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Tron Theatre's Autumn, Winter 2015 Season to Feature Alison Peebles in GHOSTS & More

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The Tron Theatre is delighted to announce its Autumn/Winter 2015 season, a strong programme of new work as well as adaptations of classic texts, and with familiar faces and visiting companies alongside emergent talent and new voices in the sector. Highlights will include:

. Alison Peebles leading a sterling cast in Megan Barker's dark adaptation of Ibsen's Ghosts, the Tron Theatre Company production at the centre of our main house programme.
. Another classic adaptation, with Liz Lochhead's re-interpretation of Arthur Schnitzler's La Ronde, What Goes Around.
. The return of John Osborne, following up hit show John Peel's Shed with an evening of performance poetry with BBC Radio 4 writer Molly Naylor.
. The fiercely unapologetic Once Upon A Time, exploring ageing and the passing of time, presented as part of Luminate: Scotland's creative ageing festival.

At the heart of the season will be the Tron Theatre Company production of Ghosts (7-24 October, Press Night: Friday 9 October, 7.45pm), Megan Barker's claustrophobically dark and gripping adaptation of the Henrik Ibsen's original. Continuing our tradition of breathing new life into classic plays, we've engaged a sterling cast for this drama, led by Alison Peebles as Helen Alving, the local councillor whose carefully constructed life is shattered by revelations of political corruption and abuse. Directed by Andy Arnold and with the award-winning Neil Warmington designing, this promises to be a production that will pack both visual and dramatic power.

In the main auditorium, we offer up a diverse programme of work. Daniel Bye's brand new show drawing on the science of epidemics, Going Viral (1 Sept, 7.45pm), poses interesting questions about how things spread. Accessible, life-affirming performance poetry comes from Molly Naylor & John Osborne (2 Sept, 7.45pm), in their first poetry tour, fresh from the success of their Sky 1 television sitcom After Hours.

Tamasha return after an acclaimed run in Spring 2014 with their production My Name Is. (3-5 Sept, 7.45pm), the story of Glasgow girl Molly Campbell's apparent 'kidnap' to Pakistan by her father and ensuing media furore, and we're delighted to welcome the National Theatre of Scotland with their funny and raucously rude adaptation of Alan Warner's The Sopranos, Our Ladies of Perpetual Succour (8-12 Sept, 7.45pm).

Liz Lochhead adapts Arthur Schnitzler's La Ronde into a sparking, contemporary sex comedy and riff on modern mores in What Goes Around (17-19 Sept, 7.45pm), two dancers and one trapeze artist, all aged over 65, explore ageing and the passing of time in Once Upon A Time (29-31 Oct, 7.45pm), as part of Luminate: Scotland's creative ageing festival, and the season is rounded off with AJ Taudevin's Mrs Barbour's Daughters (4-7 Nov, 7.45pm), charting a family history of sisterhood and betrayal interwoven with a social history of women's resistance and re-staged as part of the centenary celebrations of the Glasgow Rent Strikes.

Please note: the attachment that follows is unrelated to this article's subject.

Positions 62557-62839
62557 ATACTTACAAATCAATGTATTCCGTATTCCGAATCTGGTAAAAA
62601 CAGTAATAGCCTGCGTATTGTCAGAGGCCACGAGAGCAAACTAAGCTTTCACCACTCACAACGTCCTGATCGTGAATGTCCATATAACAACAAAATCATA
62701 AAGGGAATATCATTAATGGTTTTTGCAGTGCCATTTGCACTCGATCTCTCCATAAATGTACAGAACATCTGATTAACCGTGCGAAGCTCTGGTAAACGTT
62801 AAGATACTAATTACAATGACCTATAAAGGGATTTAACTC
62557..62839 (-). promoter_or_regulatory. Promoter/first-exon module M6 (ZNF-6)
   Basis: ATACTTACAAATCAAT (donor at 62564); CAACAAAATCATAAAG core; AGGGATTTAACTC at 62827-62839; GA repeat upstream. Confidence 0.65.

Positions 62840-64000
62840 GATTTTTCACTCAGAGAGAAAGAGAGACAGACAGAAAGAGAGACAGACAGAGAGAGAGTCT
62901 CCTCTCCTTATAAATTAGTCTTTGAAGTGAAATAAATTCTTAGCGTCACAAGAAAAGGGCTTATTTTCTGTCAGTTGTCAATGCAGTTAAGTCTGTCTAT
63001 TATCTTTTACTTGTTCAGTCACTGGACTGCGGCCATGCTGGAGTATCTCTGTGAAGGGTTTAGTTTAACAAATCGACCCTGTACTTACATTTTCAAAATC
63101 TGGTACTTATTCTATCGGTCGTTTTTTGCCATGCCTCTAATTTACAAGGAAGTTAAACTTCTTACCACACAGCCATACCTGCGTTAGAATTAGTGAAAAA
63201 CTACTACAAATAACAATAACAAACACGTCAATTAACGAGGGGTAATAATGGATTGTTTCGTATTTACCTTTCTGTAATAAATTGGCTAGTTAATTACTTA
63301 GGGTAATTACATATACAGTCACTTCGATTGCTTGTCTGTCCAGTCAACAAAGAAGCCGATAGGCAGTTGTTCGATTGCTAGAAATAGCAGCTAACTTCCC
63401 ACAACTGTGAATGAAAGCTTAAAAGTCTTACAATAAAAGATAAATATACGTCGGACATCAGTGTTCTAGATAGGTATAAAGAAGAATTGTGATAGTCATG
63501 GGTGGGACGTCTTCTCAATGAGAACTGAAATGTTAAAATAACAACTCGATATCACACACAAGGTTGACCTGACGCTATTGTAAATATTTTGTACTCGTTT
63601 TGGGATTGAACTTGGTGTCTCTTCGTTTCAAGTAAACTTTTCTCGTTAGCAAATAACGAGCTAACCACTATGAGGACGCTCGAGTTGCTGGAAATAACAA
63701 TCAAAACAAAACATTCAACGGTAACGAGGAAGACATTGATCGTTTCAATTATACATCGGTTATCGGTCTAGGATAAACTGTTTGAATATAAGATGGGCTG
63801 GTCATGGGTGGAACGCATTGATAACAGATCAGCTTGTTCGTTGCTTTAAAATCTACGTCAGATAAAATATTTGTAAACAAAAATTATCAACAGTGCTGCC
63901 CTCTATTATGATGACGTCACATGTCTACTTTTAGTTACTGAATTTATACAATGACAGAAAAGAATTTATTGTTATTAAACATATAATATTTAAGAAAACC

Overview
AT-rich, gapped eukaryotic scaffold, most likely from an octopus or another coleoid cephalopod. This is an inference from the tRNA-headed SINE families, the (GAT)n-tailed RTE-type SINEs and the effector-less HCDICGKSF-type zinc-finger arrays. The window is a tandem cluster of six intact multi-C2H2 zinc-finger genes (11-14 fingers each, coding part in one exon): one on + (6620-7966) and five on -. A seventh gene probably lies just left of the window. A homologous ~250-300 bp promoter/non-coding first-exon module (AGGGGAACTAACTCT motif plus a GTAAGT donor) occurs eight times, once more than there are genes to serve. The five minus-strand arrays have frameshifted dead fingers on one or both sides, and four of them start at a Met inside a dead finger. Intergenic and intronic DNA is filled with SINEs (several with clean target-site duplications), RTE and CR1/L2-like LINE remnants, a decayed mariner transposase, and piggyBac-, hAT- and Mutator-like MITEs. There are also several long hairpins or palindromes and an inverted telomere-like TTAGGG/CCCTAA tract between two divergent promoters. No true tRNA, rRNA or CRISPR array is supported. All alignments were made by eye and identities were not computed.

The Changing House programme opens with the brilliant Shona Reppe and her new show for 5-8 year olds, Magic Sho (26 Sept, 1.30pm & 3.30pm) about a rabbit who never misses a trick and a magician who sometimes forgets to say the magic word. For one performance only, we present the Eden Court, Inverness production Not About Heroes (6 Oct, 8pm): Stephen MacDonald's play about the friendship between Siegfried Sasson and Wilfred Owen, and how it unlocked Owen's genius, and the first play to be staged at the Tron Theatre when it opened in 1982.

The ephemeral nature of life, growing up and the bittersweet fallibility of memory are explored in Aby Watson's There's no point crying over spilt milk (14-17 Oct, 8pm), Donna Rutherford engages in an honest exploration of the experience of elders in the 21st century using the tradition of soup-making in Broth (21 & 22 Oct, 2pm & 8pm) and Victoria Beesley tells the incredible tale of loss, friendship and courage in My Friend Selma (23 &24 Oct, 8pm & 3pm).

Our Vic Bar programme goes from strength to strength, with Sunday Jazz and The Seven Song Club returning for the Autumn/Winter season and Blood of the Young present the Golden Arm Theatre Project (4 Nov, 8.30pm) an eclectic mixing of live music and theatre featuring new short works from some of Scotland's leading playwrights. Also for playwrights, our own event The Progressive Playwright continues monthly in the Changing House, incentivized this season with the offer of a £2000 bursary for one writer from the entire season, selected by an industry panel at the January 2016 event.

And finally of course, 'tis the season of panto. This year we've engaged David Ireland to write Sleeping Betty (27 Nov '15 - 3 Jan 2016, Press Night: Tue 1 December, 7.30pm) for our main house, with all the usual daft patter, slapstick, nonsense and some familiar faces; whilst Lisa Keenan devises and directs Snow Pals (28 Nov - 31 Dec) in our studio space, a show for wee ones aged 3-6 years about how cool friendships can be.


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